These pieces of pottery that I’ve stacked into a cairn washed up on the rocky shore of Shieldaig, a tiny village in Wester Ross in the Northwest Highlands of Scotland.
It’s a place with a landscape and history that inspire poetry and creativity in varied forms … like this photograph. As I collected the pieces of broken pottery with edges smoothed by the sea, I was stacking them in my mind, then on one hand, and then on a dock, already seeing the photograph I would make when I got them back home to my studio in Colorado.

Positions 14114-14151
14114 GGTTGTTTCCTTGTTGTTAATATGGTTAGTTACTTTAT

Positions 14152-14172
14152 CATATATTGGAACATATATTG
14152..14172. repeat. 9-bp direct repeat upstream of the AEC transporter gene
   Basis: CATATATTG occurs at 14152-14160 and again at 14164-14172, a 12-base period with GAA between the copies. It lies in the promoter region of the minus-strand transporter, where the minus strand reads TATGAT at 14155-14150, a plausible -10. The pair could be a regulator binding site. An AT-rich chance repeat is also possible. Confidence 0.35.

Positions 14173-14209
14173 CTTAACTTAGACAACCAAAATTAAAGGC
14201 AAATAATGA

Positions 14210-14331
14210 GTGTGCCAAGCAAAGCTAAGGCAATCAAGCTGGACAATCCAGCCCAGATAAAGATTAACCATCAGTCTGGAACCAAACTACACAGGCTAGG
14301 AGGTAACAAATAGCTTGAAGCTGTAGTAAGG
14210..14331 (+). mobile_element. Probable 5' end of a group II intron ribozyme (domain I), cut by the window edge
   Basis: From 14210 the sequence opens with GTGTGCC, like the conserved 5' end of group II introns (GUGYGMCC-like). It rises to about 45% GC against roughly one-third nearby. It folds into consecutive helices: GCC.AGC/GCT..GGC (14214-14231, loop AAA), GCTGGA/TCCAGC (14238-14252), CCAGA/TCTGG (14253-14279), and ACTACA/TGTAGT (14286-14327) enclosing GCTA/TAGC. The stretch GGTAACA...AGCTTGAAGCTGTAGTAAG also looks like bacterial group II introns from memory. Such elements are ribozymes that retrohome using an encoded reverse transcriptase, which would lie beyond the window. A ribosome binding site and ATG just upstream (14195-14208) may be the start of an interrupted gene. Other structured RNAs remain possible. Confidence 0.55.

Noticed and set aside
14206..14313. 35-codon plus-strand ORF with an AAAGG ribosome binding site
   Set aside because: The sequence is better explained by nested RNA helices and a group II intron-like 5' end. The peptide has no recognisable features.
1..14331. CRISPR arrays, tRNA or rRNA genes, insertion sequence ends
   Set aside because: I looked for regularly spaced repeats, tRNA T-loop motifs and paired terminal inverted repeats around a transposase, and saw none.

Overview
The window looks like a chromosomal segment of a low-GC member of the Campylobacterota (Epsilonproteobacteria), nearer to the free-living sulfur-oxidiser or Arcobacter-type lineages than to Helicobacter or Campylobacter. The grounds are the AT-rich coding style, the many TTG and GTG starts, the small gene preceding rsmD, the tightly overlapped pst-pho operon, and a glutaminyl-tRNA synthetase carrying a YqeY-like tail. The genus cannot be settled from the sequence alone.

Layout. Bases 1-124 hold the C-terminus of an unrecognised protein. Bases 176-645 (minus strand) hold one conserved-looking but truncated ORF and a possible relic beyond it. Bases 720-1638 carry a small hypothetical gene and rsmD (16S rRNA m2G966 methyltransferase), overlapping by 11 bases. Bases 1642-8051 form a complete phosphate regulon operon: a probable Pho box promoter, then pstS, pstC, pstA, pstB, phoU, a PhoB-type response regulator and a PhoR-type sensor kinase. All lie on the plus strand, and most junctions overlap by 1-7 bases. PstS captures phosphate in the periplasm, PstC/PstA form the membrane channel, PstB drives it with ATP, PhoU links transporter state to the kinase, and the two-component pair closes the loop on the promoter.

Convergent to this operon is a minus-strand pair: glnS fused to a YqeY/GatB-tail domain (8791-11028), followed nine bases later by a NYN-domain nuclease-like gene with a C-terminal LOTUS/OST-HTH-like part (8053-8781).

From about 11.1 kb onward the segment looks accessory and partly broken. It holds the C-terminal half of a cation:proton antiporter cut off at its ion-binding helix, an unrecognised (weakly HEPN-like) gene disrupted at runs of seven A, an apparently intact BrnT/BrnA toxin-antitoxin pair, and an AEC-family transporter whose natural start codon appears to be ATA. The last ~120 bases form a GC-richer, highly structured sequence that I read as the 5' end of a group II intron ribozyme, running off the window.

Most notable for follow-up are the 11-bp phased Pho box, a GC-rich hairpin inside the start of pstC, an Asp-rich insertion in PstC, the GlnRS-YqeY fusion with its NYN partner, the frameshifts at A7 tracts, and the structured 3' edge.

“Cairn,” by the way, is a Scottish word. Usually stones stacked (rather than the pottery I’m using here), cairns have been used for many reasons since ancient times: landmarks to guide travelers, monuments to the dead, markers for cached resources (e.g. food).
“Pottery (Sea Worn)” is part of my series of UnReverence photographs.
8×10" print (image: 6" x 8"; white border: 1")
Printed on matte fine art paper with subtle watercolor texture (200 gsm)